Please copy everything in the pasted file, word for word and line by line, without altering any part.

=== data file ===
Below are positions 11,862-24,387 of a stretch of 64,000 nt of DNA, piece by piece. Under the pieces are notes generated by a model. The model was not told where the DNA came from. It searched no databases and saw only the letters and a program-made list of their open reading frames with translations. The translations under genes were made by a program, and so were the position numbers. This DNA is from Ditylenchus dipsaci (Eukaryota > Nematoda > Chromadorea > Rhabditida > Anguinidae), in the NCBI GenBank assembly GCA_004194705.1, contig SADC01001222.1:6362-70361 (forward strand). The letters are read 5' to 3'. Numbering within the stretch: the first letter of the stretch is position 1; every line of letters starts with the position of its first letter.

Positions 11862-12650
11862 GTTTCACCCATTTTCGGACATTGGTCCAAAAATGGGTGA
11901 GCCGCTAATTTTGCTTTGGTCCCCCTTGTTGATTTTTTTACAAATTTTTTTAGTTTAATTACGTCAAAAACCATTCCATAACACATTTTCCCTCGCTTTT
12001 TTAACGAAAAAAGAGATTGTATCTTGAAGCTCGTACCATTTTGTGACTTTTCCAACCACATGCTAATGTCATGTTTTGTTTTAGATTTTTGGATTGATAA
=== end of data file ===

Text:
Below are positions 11,862-24,387 of a stretch of 64,000 nt of DNA, piece by piece. Under the pieces are notes generated by a model. The model was not told where the DNA came from. It searched no databases and saw only the letters and a program-made list of their open reading frames with translations. The translations under genes were made by a program, and so were the position numbers. This DNA is from Ditylenchus dipsaci (Eukaryota > Nematoda > Chromadorea > Rhabditida > Anguinidae), in the NCBI GenBank assembly GCA_004194705.1, contig SADC01001222.1:6362-70361 (forward strand). The letters are read 5' to 3'. Numbering within the stretch: the first letter of the stretch is position 1; every line of letters starts with the position of its first letter.

Positions 11862-12650
11862 GTTTCACCCATTTTCGGACATTGGTCCAAAAATGGGTGA
11901 GCCGCTAATTTTGCTTTGGTCCCCCTTGTTGATTTTTTTACAAATTTTTTTAGTTTAATTACGTCAAAAACCATTCCATAACACATTTTCCCTCGCTTTT
12001 TTAACGAAAAAAGAGATTGTATCTTGAAGCTCGTACCATTTTGTGACTTTTCCAACCACATGCTAATGTCATGTTTTGTTTTAGATTTTTGGATTGATAA